Rural food bank demand rises along with hydro, propane costs
Lesley Johansen at House of Lazarus food bank.
Thousands of families in Eastern Ontario are choosing tonight between food and heat. Skyrocketing propane and hydro prices are forcing people to turn to food banks to help them survive. Lesley Johansen helps out at this rural food bank in Dundas County. She sees the increasing need, even feels it first hand as her hydro and propane bills rise well beyond her ability to pay.
"It's come down to whether I don't make a car payment or I don't eat,” says Johansen.
For first time in her life, this very proud educated woman is considering turning to the food bank for help.
"I don't want to be in this position in my life, I’m 40 years old. I’ve worked hard but the system fails.”
The system is failing a growing number of people. 1,372 families turned to the House of Lazarus Food Bank in Mountain last year. That's more than a 10 percent jump over the previous year.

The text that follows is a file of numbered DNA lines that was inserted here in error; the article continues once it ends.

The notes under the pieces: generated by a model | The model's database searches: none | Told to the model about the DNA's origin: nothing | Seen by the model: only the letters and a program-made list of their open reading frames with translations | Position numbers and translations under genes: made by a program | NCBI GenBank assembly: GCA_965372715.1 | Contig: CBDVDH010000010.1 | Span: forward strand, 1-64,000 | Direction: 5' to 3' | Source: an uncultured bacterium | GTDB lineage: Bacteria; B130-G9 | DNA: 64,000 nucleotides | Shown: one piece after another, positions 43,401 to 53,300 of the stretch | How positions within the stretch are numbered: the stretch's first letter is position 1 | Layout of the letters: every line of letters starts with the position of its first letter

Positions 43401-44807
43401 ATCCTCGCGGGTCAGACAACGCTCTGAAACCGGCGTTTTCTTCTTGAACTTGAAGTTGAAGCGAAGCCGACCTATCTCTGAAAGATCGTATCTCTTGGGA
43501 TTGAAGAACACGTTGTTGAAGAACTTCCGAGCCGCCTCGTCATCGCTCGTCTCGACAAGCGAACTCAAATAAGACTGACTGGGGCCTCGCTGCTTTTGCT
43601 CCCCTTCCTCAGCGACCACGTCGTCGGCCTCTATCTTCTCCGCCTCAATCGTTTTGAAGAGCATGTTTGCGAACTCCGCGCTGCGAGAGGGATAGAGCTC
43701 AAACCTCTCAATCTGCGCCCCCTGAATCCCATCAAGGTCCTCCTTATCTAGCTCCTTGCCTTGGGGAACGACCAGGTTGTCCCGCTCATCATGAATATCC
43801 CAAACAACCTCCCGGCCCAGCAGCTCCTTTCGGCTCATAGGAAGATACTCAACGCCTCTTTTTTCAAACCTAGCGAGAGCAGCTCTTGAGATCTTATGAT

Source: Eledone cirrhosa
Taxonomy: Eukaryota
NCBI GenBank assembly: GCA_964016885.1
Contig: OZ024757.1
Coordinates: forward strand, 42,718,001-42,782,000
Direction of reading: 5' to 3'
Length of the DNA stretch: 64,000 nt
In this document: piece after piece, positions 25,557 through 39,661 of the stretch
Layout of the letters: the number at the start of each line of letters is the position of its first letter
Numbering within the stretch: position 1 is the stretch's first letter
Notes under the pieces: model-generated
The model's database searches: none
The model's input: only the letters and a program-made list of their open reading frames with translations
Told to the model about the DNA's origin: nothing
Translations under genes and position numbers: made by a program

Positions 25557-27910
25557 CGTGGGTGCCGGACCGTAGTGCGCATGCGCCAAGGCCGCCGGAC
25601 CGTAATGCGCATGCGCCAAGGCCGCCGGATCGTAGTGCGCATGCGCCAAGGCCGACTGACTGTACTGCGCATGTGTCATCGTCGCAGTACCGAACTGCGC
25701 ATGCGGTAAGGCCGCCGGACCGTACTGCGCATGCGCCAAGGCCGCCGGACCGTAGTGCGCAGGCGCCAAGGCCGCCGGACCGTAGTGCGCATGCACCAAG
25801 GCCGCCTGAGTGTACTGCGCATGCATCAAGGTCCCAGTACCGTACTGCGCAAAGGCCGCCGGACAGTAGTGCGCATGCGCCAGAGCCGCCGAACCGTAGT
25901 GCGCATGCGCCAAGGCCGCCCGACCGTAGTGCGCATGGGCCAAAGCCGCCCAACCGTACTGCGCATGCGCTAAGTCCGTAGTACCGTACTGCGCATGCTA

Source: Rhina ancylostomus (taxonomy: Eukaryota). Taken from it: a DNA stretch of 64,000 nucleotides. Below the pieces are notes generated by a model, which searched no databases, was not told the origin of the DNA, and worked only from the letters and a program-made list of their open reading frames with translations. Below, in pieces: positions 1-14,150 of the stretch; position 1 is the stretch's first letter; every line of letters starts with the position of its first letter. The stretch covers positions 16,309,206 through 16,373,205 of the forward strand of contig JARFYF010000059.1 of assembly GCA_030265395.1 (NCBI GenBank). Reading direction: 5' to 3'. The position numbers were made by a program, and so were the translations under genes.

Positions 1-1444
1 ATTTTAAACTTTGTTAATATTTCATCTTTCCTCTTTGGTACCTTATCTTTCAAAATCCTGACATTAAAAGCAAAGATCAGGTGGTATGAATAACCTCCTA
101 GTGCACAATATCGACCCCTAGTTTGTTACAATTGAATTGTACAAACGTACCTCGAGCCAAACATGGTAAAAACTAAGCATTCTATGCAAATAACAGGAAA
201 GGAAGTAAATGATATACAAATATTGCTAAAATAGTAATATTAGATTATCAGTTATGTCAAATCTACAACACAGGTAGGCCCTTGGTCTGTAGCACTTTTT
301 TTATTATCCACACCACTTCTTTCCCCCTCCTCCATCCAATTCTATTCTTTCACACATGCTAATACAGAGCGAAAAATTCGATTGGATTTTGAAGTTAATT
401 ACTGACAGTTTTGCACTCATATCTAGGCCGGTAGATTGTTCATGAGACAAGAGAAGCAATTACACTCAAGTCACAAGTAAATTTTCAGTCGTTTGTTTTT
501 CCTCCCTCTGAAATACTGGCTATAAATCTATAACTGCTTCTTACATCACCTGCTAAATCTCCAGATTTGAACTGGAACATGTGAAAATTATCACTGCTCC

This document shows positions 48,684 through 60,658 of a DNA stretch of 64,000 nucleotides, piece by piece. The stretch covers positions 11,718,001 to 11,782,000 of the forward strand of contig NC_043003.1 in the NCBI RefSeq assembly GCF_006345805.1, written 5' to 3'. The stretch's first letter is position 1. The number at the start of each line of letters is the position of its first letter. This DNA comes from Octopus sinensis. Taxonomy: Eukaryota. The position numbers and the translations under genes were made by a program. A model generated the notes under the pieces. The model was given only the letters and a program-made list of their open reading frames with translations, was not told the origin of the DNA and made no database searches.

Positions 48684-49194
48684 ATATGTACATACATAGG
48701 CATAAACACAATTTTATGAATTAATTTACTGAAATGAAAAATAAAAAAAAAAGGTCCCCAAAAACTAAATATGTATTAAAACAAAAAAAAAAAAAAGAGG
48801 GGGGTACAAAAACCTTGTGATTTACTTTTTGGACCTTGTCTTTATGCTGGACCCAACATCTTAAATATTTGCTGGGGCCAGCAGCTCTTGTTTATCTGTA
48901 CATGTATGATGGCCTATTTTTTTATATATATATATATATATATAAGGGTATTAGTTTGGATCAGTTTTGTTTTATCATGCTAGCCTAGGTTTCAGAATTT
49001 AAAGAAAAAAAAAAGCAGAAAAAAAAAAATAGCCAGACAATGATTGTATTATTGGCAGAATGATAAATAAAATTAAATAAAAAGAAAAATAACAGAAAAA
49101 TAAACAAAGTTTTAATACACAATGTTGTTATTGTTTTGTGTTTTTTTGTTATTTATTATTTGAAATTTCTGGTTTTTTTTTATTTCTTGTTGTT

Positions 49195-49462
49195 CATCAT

Pauline Pratt is the Executive Director of the House of Lazarus, “The heating costs are taking up more money than what's coming in,” she says. “Clients are very discouraged and feel very helpless and powerless because they have no choice; they have to have heat.”
Propane prices have doubled since October. In many rural areas, hydro bills are higher than mortgage payments.
“In 64 years of my long life, this is the worst I’ve ever seen it and it's not getting any better,” says the Mayor of North Grenville. David Gordon says high utility costs are creating an urban-rural divide and pushing many of his residents below the poverty line.
"If you can't afford your hydro and your heat, how can you afford your mortgages? I can see people losing their houses over this.”
Lesley Johansen is planning to move out of her apartment and back in with her parents. She says, sadly that scenario is playing out way too often now.
"People are one paycheck away from bankruptcy,” says Johansen.